Scientists at Moscow State University, together with colleagues at Rice University, have discovered a new property of graphene.

Work carried out in laboratories at the two universities has revealed that graphene can extract radioactive materials from water solutions with great efficiency. This property can be harnessed to rid places of radiation contamination – places like Fukushima, for example – or to improve technology for extracting rare earth metals and shale hydrocarbons. The collaborative work was published in the Physical Chemistry Chemical Physics journal

During experiments, researchers found that microscopic flakes of graphene oxide, with a thickness of just one layer of atoms, quickly connect with radionuclides of various origins and collect their separate ions in hard bodies. These flakes are easily dissolved in water, and once they have absorbed the radioactive substances, they gather in clusters which are easy to recover and even use – for example, they can be burned.   

According to James Tour who leads the group from Rice University, this discovery could be a real boon when cleaning up radioactive contamination hotspots, like, for example, the area around the Fukushima No. 1 nuclear power plant.

Moreover, according to Tour, when applied, the discovery could significantly lower the cost of fracking (a process currently used for extracting shale oil and gas). 

Graphene oxide is a wonderful substance that appeared soon after grapheme. It was immediately clear that it had a number of very different applications and uses, and graphene’s ability to remove radioactive toxins from water so effectively came as no real surprise. 

However, according Stepan Kalmykov, leader of the dosimetry and environmental radioactivity lab at Moscow State University’s chemistry department, everyone involved in the experiment was bowled over by just how fast graphene was able to clean up radiation.  

The atom-thick graphene oxide flakes were synthesized by Tour’s group, and they were then tested in experiments conducted in Kalmykov’s laboratory. The scientists tested the flakes in solutions containing uranium, plutonium, as well as sodium and calcium, which prevent absorption.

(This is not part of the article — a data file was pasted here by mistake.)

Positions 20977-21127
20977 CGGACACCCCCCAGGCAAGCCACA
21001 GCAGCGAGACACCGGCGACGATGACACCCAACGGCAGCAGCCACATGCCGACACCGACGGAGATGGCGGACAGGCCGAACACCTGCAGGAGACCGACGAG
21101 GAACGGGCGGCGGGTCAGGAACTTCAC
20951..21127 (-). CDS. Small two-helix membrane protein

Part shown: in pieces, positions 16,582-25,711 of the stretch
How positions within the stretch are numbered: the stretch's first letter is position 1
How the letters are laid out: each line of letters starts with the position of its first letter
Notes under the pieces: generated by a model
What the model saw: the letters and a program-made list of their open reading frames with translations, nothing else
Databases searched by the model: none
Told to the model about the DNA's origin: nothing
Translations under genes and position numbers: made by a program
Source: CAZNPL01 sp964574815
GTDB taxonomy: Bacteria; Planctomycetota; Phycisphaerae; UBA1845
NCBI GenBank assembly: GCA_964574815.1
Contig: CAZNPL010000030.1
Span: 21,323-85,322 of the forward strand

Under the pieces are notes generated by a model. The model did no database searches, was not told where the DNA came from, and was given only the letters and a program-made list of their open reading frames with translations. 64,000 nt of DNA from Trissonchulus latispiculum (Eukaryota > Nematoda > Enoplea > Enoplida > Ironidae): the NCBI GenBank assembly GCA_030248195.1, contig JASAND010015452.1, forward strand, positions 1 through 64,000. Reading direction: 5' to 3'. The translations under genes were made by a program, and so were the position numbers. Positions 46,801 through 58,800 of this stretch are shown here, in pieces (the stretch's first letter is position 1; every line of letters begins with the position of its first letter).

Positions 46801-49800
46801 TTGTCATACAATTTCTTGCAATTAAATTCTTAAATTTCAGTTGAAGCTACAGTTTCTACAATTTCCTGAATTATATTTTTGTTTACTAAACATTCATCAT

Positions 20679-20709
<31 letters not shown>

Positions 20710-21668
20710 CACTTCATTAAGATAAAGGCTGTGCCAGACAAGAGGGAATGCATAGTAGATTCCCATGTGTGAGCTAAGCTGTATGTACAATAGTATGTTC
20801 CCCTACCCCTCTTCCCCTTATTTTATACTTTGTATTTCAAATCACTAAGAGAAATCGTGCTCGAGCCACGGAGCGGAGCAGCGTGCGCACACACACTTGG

Even with controls designed to slow down the process, graphene oxide showed itself to be much more effective and efficient than other absorbents traditionally used for cleaning up radioactive materials – substances such as bentonite clays and granular activated carbon, for example. Radioactive impurities were precipitated in a matter of minutes.

According to Tour, the idea of using graphene oxide for cleaning radioactive impurities (as well as the idea of holding joint experiments to this end) first came about several years ago at a seminar, where his doctoral student, Alexander Slesarev, happened to meet Anna Romanchuk, a doctoral student from Kalmykov’s laboratory. With the exception of James Tour himself, the article is authored solely by Russian scientists.  

One of the main directions of this joint effort was to find means of extracting radioactive actinide and lanthanide isotopes from solutions. These 30 elements on the periodic table form the so-called rare-earth element category. The presence of radioactive isotopes in their ores and solutions means extracting them can pose a serious health risk.

In the United States, for example, their extraction is practically banned, because it does not conform to environmental standards. This is despite the fact that rare-earth elements are in hot demand for the electronics industry and, in particular, for supplying the world with an ever-increasing number of mobile phones.

In China, these environmental standards are not so exacting; partially thanks to this, China has been able to corner the rare metals market. Using graphene to rid rare metals of radioactive toxins could very well weaken China’s hold on the market.

As for fracking, much also centers on naturally formed radionuclides, according to Tour. During this process, a pressurized mixture of water, sand and a number of chemical substances are pumped into a horizontal mine. The impact of this pressurized mixture makes cracks in the inner surface of the shale layer. When the liquid is sucked out of the mine, the oil and gas that have been freed from the rocks also start to trickle out.

This is a very expensive procedure that entails some serious environmental consequences: one such consequence has to do with the radionuclides that are brought up to the surface along with the water and chemical solution. Thus, graphene oxide can also come into its own here, helping to clean up radioactive contaminates released in the process of fracking. 

First published in Russian in Gazeta.ru